A lot or a little?
The parents' guide to what's in this TV show.
What parents need to know
Parents need to know that the docuseries Dark Net sheds light on the dimly lit corners of the Internet, unearthing stories on everything from "revenge porn" and the webcam sex trade to bio-hacking and digital warfare. Content varies from episode to episode, but you'll see frank depictions of violent, sexual subcultures such as BDSM with brief nudity (from bare breasts to a caged penis), and hear unbleeped swearing (including "f--k"), along with seeing the URLs of some provocative websites. Subjects might be shown drinking socially or smoking cigarettes.
What's the story?
Structured as an eight-part docuseries, Showtime's DARK NET takes viewers into the deepest, darkest corners of the Internet to expose what's really going on online -- not only on the sites that pop up on major search engines. Topics range from BDSM social networking and pornography addiction to cyberterrorism and invasive bio-hacking. And that's only the beginning of the dark places technology can take us.
Is it any good?
Dark Net is a lot like the scene of an ominous accident: You don’t really want to see the blood and carnage, but you also can’t look away because a part of you wants to see how bad it gets. And so it is with these shocking tales of revenge porn, online cults, and other things you wish you'd never known about. Showtime is banking on the power of morbid curiosity to keep you watching, and you very well might. Though when you're done, you might need a Disney marathon to balance things out.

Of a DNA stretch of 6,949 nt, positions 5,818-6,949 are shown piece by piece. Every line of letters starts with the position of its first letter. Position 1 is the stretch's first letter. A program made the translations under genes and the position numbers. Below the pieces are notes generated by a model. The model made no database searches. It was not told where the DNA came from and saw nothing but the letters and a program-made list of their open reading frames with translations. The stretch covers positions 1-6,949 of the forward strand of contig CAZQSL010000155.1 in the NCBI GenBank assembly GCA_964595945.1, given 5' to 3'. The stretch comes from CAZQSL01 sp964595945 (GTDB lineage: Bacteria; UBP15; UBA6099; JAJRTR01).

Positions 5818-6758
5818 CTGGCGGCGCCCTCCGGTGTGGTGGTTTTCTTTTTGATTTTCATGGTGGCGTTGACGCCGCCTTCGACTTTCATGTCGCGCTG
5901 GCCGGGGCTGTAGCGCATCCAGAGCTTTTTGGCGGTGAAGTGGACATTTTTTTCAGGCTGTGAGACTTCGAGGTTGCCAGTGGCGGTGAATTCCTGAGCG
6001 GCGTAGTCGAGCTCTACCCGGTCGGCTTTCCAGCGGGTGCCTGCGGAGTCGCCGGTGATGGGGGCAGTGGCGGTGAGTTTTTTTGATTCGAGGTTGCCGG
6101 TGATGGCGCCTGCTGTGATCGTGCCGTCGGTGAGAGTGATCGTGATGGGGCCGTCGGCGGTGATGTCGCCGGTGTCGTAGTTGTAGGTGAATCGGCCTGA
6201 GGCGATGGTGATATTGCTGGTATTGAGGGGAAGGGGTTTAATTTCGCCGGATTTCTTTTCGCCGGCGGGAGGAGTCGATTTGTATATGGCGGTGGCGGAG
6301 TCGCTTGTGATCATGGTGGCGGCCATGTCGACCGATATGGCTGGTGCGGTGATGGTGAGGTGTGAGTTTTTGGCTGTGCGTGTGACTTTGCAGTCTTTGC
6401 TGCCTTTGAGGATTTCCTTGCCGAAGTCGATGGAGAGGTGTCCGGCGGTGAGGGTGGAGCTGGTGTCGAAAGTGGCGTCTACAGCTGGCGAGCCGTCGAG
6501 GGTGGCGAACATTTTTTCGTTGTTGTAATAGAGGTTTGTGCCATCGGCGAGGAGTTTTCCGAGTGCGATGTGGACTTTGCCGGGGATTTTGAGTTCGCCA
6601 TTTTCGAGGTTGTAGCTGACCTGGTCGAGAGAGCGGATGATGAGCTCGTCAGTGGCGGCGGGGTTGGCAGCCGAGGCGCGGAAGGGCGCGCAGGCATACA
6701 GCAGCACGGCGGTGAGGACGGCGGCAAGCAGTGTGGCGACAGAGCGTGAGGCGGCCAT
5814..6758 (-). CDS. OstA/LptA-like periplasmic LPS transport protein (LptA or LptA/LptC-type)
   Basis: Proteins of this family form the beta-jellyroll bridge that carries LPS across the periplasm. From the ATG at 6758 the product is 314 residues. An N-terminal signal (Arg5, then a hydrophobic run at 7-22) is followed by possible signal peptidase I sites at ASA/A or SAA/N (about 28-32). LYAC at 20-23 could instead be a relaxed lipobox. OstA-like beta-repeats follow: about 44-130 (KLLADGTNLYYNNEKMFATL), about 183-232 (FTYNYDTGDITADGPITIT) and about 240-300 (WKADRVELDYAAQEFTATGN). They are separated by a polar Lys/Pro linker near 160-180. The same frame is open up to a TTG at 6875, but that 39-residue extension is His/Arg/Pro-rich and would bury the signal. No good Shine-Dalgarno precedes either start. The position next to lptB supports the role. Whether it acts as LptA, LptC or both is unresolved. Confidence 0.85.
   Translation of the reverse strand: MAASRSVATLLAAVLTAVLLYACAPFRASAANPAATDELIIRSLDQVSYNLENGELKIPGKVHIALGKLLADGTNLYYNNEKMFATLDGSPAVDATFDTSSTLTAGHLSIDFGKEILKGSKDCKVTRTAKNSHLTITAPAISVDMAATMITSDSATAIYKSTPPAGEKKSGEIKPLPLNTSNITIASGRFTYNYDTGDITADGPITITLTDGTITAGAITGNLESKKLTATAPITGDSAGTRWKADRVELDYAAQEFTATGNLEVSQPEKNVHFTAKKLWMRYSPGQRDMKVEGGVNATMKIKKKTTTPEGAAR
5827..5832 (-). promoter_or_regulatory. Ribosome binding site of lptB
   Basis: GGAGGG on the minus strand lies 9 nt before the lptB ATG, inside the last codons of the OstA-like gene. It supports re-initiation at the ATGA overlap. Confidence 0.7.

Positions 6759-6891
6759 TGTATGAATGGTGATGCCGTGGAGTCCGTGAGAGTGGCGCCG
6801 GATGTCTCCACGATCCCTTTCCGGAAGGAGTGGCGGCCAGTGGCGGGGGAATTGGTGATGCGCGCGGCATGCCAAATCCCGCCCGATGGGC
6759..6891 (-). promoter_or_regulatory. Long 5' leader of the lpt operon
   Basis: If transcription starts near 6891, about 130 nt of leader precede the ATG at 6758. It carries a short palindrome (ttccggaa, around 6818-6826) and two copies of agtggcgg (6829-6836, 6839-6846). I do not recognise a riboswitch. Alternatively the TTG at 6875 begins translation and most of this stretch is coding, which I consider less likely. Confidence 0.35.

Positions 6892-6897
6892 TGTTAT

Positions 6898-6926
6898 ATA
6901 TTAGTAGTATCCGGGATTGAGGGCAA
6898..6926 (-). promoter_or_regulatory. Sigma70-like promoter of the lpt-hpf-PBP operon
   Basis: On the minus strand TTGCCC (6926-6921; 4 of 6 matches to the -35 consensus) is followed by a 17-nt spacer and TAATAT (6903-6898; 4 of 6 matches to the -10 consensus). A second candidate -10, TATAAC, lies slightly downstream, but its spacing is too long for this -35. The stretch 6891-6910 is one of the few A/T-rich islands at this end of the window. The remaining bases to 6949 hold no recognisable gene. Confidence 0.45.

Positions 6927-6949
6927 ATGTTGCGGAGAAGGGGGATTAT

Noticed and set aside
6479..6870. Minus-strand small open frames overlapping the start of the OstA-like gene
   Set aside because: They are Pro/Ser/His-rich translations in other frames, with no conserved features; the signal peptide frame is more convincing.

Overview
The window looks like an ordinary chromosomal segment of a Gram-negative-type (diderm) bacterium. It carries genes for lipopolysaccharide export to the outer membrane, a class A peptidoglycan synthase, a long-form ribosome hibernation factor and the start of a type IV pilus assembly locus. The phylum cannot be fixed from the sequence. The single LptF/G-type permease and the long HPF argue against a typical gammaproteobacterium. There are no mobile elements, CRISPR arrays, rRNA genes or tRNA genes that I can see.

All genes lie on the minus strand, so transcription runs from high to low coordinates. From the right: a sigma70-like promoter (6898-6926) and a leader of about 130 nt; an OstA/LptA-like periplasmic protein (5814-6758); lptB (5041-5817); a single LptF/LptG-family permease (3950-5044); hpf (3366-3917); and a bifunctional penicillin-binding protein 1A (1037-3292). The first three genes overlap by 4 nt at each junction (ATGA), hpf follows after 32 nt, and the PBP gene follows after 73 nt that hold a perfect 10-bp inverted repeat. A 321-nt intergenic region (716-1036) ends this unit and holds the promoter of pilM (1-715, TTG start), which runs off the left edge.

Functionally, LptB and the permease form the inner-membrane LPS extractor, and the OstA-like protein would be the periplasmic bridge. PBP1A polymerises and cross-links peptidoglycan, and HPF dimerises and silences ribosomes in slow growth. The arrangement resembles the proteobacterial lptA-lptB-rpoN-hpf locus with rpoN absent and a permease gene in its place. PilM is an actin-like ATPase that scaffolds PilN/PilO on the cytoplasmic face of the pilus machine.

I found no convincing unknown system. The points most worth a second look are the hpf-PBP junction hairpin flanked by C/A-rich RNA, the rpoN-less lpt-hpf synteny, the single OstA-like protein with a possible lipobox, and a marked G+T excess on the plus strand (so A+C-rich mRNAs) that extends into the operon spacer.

Humans made the Internet, and we've also made it what it is -- as amazing as it is terrifying. So knowing what it's become is as much a prescription for change as it is an inevitable sign of what's to come. Needless to say, this dark world is no place for kids, but parents who can stomach the show's disturbing realities can at least walk away knowing what they're up against.
Talk to your kids about ...
Families can talk about Dark Net's stance on technology and its increasing importance in our lives. Where's the line when it comes to our virtual and physical lives, and how do we know when we've crossed it? Does the show take a position on whether the trend toward technology-assisted "connection" is a positive or negative one? What are the pros and cons?
Have mainstream social-networking tools such as Facebook, Instagram, and Twitter made us more or less connected on a human level? How have friendship, romance, and social interaction changed since the advent of the Internet?
Is a show like Dark Net something older teens could handle, or is it inappropriate? How could learning about the larger implications of online subcultures lead to meaningful takeaways? Or would it simply steer teens in a questionable direction?
Themes & Topics
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